Unless you’ve gone to a Roguy Catholic mass newly, you might not realize that Romale Catholics do not say “For Thine is the Kingdom, and also the Power, and the Glory, forever and ever” at the end of the Lord’s Prayer. And if you look up where Jesus offers the Lord’s Prayer to His disciples in Matthew and also in Luke, you’ll notification that Jesus doesn’t say it either. So why carry out Lutherans?
This week we confessed the Conclusion to the Lord’s Prayer:
What is the conclusion of the Lord’s Prayer?
For Thine is the Kingdom, and also the Power, and the Glory, forever before and ever, Aguys.
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What does this mean?
This indicates that I must be specific that these petitions are pleasing to our Father in heaven, and are heard by Him; for He Himself has actually commanded us to pray in this way and has promised to hear us. Amales, aguys, means “yes, yes, it shall be so.”
It’s notable that Luther didn’t encompass this conclusion in his original drafts of the Small Catechism either. Like the Romale Catholic recitation of the prayer, Luther’s catechism ended through “Deliver us from evil.”
The expression actually comes from an ancient Christian document referred to as “The Didache” (DIDa-Kay). Words “didache” literally means “teaching”, and it was a manual on just how to live a Christian life, consisting of instructions on just how to Baptize, administer Holy Communion, pray, and worship.
This Didache and many type of of the Greek translations of the Bible included this conclusion, and so it was tacked on to the end of the prayer, as was the Hebrew word “Amen”. It was a widespread Jewish exercise to end prayers through a blessing or doxology (statement of glory), and so the exercise stuck.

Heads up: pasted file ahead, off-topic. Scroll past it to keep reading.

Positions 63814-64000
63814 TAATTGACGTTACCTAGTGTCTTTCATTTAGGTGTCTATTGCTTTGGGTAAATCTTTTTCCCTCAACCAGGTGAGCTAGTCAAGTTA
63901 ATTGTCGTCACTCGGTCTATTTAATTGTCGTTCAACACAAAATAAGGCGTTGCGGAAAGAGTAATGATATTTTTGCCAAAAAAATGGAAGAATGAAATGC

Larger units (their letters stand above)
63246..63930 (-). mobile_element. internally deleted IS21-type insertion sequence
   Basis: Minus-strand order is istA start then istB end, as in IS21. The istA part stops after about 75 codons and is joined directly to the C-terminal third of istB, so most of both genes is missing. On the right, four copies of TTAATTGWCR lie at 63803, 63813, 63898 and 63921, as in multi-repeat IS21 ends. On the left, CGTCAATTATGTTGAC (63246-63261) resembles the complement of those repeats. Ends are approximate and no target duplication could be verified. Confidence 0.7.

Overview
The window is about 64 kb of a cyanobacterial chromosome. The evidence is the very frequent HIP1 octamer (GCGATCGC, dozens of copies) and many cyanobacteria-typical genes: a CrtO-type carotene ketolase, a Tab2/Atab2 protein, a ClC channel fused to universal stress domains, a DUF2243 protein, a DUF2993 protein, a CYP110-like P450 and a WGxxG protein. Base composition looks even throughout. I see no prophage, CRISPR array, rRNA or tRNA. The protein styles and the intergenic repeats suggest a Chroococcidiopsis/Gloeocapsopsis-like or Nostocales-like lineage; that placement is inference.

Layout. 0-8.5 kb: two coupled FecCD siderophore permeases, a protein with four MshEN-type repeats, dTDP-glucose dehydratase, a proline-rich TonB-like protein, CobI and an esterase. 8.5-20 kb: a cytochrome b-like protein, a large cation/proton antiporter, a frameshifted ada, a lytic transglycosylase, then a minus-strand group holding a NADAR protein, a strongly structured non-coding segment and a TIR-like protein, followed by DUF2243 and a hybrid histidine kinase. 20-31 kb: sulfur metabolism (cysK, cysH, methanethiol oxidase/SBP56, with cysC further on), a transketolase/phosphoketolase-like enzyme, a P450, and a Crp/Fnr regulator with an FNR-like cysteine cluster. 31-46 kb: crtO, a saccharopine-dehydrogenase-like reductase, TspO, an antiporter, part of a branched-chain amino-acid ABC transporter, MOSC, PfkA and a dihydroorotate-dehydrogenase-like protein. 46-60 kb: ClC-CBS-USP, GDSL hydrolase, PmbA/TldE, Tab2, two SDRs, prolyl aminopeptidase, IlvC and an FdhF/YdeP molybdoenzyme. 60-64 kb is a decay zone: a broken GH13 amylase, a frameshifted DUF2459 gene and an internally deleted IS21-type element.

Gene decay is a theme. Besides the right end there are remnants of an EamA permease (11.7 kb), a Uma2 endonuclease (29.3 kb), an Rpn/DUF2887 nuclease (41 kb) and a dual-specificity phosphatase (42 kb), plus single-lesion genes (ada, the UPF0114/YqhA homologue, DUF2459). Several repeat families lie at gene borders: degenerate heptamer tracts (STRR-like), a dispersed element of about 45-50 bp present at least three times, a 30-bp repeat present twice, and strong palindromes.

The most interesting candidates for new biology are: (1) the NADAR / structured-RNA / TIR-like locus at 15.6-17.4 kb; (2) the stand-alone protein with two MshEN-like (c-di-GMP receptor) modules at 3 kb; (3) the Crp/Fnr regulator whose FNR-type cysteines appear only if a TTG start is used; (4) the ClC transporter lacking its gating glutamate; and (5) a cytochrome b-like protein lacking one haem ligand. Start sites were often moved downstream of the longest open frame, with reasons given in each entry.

The Roman Catholic translator Jerome, but, did not trust the Greek translations that included the conclusion, and so left it out of the Latin Gospel messages of Matthew (it rarely confirmed up in the Greek translations of Luke) once he was translating the Bible into Latin. Because of that, it never became a well-known way to finish the prayer in Latin and in the Romale Catholic church.
So, “what does this mean”? I don’t think that this exercise is without meaning for us, a church body that loudly proclintends that “Sola Scriptura/Scripture Alone” is our guide. There are much also many kind of Lutherans that have actually no clue what the message of the New Testament actually claims when it records Jesus offering the Lord’s Prayer to the disciples. We might have actually the confession/absolution formulas or the “Glory to God” song memorized, however how well carry out we really know Scripture? Do we recognize Scripture well sufficient to differentiate it from liturgy?
Much of our liturgy is pulled from Scripture, or at least alludes to it. The confession/absolution consists of bits of I John, the Greeting originates from 2 Corinthians, the Kyrie originates from Psalm 123, the Gospel verse has a line from John 6, the created prayers in the bulletin prior to the “various other intercessions” from the connection cards suggest to the 4 readings for that Sunday, and much much even more. But we miss out on those things if we’re not reading Scripture and comparing it through our liturgy.
I don’t think there’s anypoint “wrong” via having liturgy and liturgical points that don’t quote Scripture straight, but I think we should balance that via a healthy personal analysis of Scripture. If you understand liturgy much better than Scripture, then maybe it’s time to learn even more Scripture.
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Here’s why: We believe that Scripture is entirely dependable, entirely true, bereason it is the incredibly Word of God. We don’t think the exact same point about the liturgy. Both are good, however one is Supreme. Get to know the Supreme, and the excellent will certainly pop out all the more.